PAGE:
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Make it three sports betting deals for MGM Resorts International and the major pro leagues in the US.
MGM became the “official gaming partner” of Major League Baseball on Tuesday, following agreements the company already inked with the NBA and NHL. The deal includes access to league logos and official data for use in sports betting operations.
That data falls into two separate categories. The live feed itself is not exclusive, but MGM will be the only sportsbook operator with access to certain “enhanced statistics.”
Here’s MLB Commissioner Rob Manfred in the league press release:
“We are pleased to partner with MGM Resorts International, a clear industry leader in the sports gaming area, to work together on bringing innovative experiences to baseball fans and MGM customers. Our partnership with MGM will help us navigate this evolving space responsibly, and we look forward to the fan engagement opportunities ahead.”
Sitting beside the commish, MGM CEO Jim Murren followed what has become a familiar script:
“We are excited to enter into this historic partnership with MLB. We are thrilled to create a new one-of-a-kind fan experience for baseball fans. Combining MGM Resorts’ world-class entertainment and technology with MLB data will continue to transform a rapidly changing industry. This partnership further amplifies the significance of our GVC JV, firmly establishing MGM Resorts and playMGM as the market leader in partnerships with major professional sports leagues.”
MLB is the third professional sports league to sign a deal with MGM:
Add MGM to the list, announced on Nov. 27. The gaming heavyweight has casinos in three states with legal sports betting:
It also owns property in several other states that may legalize the activity in 2019 and beyond. Its most-recent purchase is in New York, for example, where sports betting legislation has found some recent traction.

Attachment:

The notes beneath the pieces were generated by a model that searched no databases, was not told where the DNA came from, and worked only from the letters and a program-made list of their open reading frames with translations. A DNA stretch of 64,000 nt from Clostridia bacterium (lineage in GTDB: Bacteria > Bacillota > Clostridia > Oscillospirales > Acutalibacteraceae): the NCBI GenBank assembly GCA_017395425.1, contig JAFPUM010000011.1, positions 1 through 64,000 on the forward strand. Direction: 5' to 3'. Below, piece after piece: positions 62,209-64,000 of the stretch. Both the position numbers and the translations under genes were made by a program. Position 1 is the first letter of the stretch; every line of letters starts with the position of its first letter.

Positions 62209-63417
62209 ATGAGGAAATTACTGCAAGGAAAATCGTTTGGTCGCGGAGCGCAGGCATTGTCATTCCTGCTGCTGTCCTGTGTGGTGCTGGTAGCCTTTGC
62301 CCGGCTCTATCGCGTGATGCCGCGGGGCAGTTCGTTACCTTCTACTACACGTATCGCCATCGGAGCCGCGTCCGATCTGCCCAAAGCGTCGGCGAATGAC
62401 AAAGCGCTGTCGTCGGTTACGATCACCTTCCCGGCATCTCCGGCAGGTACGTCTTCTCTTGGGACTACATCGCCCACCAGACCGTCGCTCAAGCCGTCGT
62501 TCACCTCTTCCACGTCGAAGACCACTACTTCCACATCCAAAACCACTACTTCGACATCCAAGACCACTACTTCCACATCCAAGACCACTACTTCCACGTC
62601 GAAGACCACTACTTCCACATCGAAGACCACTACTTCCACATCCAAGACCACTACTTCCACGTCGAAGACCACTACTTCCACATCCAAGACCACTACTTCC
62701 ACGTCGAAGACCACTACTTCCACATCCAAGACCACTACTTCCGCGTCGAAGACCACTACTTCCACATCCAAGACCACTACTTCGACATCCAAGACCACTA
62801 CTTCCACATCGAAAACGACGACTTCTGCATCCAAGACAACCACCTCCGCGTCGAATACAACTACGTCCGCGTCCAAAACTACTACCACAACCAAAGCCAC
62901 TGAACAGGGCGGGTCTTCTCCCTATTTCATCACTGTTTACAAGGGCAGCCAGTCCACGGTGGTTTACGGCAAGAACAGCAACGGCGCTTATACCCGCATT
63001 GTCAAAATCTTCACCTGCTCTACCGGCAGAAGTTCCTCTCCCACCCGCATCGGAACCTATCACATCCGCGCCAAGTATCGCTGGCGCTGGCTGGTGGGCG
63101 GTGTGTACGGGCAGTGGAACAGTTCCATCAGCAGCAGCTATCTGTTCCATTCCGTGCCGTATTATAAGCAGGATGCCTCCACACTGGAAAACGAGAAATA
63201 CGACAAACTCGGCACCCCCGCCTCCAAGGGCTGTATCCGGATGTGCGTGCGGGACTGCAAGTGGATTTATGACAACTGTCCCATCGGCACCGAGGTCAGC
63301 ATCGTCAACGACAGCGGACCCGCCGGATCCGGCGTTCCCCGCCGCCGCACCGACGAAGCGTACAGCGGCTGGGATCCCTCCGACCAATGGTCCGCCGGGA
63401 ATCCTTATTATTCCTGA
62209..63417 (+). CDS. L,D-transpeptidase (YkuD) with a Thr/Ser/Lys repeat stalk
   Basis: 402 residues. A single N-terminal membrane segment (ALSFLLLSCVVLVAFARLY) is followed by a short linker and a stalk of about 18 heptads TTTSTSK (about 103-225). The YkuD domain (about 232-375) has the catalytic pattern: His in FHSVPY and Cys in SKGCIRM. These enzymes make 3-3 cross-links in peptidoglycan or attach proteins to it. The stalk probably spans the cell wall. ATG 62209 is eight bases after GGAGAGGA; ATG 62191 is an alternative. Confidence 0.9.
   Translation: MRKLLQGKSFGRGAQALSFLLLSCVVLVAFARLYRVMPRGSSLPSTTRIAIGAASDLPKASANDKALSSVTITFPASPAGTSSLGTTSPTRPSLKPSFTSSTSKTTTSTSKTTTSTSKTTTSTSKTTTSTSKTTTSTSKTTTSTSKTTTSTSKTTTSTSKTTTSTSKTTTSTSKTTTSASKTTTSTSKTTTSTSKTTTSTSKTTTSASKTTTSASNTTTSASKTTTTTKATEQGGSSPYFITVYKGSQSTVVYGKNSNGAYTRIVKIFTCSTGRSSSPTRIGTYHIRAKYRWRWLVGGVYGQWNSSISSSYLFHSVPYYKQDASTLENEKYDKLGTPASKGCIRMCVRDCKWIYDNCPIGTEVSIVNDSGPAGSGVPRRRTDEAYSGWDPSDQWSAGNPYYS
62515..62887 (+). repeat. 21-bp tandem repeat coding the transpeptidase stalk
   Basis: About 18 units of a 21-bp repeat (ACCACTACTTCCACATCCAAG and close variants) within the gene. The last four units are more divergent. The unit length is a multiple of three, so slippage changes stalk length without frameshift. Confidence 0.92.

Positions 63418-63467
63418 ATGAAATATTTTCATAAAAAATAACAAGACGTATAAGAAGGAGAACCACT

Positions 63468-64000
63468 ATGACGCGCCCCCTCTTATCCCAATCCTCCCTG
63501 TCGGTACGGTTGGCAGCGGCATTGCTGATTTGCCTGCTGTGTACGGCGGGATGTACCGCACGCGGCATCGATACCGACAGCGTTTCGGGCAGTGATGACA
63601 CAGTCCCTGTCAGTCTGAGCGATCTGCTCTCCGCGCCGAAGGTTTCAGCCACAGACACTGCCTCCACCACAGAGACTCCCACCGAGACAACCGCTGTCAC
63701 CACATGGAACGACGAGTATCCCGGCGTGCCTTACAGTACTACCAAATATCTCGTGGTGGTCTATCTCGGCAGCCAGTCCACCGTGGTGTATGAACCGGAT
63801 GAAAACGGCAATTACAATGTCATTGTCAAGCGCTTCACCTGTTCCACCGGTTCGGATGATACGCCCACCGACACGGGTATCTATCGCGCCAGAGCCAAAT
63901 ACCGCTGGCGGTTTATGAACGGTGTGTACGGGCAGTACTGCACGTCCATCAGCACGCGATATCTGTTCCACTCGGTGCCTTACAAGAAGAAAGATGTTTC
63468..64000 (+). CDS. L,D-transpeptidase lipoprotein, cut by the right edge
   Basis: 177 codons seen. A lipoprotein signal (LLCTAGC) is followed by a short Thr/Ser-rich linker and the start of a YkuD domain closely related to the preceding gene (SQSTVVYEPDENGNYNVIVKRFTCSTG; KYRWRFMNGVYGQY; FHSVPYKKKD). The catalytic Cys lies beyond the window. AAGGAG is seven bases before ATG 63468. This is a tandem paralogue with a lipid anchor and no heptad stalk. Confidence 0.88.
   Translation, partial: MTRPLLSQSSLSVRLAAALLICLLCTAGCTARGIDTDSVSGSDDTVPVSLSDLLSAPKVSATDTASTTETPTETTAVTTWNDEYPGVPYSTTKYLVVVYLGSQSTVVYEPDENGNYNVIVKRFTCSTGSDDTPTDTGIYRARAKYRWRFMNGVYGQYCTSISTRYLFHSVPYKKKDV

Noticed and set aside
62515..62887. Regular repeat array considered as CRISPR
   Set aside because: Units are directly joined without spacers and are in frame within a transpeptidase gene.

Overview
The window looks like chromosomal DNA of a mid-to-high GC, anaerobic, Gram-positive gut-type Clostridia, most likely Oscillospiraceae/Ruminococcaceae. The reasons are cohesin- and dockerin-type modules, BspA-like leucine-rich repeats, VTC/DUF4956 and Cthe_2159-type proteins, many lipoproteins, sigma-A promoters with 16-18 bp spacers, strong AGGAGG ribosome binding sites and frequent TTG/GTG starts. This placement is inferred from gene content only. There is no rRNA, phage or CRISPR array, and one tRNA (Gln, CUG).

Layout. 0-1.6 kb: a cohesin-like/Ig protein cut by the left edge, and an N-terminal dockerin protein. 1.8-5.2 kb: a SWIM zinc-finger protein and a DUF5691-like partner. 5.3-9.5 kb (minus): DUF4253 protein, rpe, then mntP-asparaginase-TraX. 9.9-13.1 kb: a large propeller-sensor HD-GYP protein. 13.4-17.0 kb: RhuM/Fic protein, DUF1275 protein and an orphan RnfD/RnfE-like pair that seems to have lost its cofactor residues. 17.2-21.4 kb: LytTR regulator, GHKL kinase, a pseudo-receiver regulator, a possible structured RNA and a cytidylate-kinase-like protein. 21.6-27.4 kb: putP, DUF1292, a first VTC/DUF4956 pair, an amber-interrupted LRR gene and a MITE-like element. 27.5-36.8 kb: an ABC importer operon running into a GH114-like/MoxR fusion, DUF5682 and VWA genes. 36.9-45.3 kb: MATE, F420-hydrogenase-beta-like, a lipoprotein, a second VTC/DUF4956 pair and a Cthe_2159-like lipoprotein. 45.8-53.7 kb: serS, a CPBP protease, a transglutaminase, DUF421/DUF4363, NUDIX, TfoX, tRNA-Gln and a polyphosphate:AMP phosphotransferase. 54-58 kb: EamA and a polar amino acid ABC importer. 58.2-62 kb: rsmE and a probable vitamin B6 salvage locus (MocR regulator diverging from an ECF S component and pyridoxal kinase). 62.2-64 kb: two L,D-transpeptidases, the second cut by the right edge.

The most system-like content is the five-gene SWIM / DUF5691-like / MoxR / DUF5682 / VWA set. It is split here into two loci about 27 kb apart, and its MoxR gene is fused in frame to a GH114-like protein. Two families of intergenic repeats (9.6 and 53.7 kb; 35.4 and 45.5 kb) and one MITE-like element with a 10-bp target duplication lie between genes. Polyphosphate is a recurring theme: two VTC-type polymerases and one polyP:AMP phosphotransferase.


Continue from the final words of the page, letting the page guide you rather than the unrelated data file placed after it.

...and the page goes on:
This MLB deal will also be evident in Japan, where MGM has a new resort casino in development.
At least publicly, all four professional sports leagues initially met the US Supreme Court decision on the end of the federal sports betting ban with some timidness. Each drafted its own set of proposed best practices for state and federal lawmakers, and the NBA and MLB actively lobbied for the power to restrict the implementation. They wanted integrity fees, too, of course. None (save maybe the NBA) was ready to fully embrace an uptick in folks betting on their games.
May seems like a decade ago, though, and sports is warming up to gambling in a hurry.
Alliances between franchises and gambling companies have fallen into place like dominoes in recent months — enough that we had to create a sports betting partnership tracker to keep up. Millions, perhaps tens of millions of dollars are already changing hands at the team level.
“Agreements between sports leagues and the gaming industry enable all sports stakeholders to work together to eliminate the illegal sports betting market,” said Sara Slane, senior vice president of public affairs for the American Gaming Association. “With MLB’s announcement today, three major sports leagues now have official sports betting partners – evidence of our continued commitment to protecting the integrity of both consumers and sporting competitions and that contracts remain preferential to statutes in all sports betting deals.”
The next logical questions now: Will the NFL follow suit with a partnership of its own? And if so, will it be MGM again?
The list of candidates was much longer than just MGM, prior to the deal being announced.
Lest you forget, MLB has a relationship with DraftKings that dates back to 2014, including an equity position. DraftKings, of course, now operates DraftKings Sportsbook as a full-fledged gambling company. Both it and its primary competitor, FanDuel Sportsbook, are headquartered near the league offices in New York.
Really, though, any large sports betting company could be a potential league partner, even if not of the “official” variety like MGM is. That includes the likes of 888 and William Hill. Both are already involved in team-level deals, and both have the resources to put themselves in the national spotlight.
MGM was the clear favorite for this deal, though, given its existing ties to the league. It holds stadium naming rights for the MiLB’s Biloxi Bombers, for example, and its Mandalay Bay property in Las Vegas is set to host the league-wide winter meetings this year. While not partners beforehand, MLB and MGM were certainly friends.
Regardless of who MLB partnered with or in what capacity, money from the expansion of sports betting will flow into its coffers like water. A recent Neilsen Sports study projected the league stands to realize $1.1 billion in associated annual revenue — even without a legislative mandate for additional fees.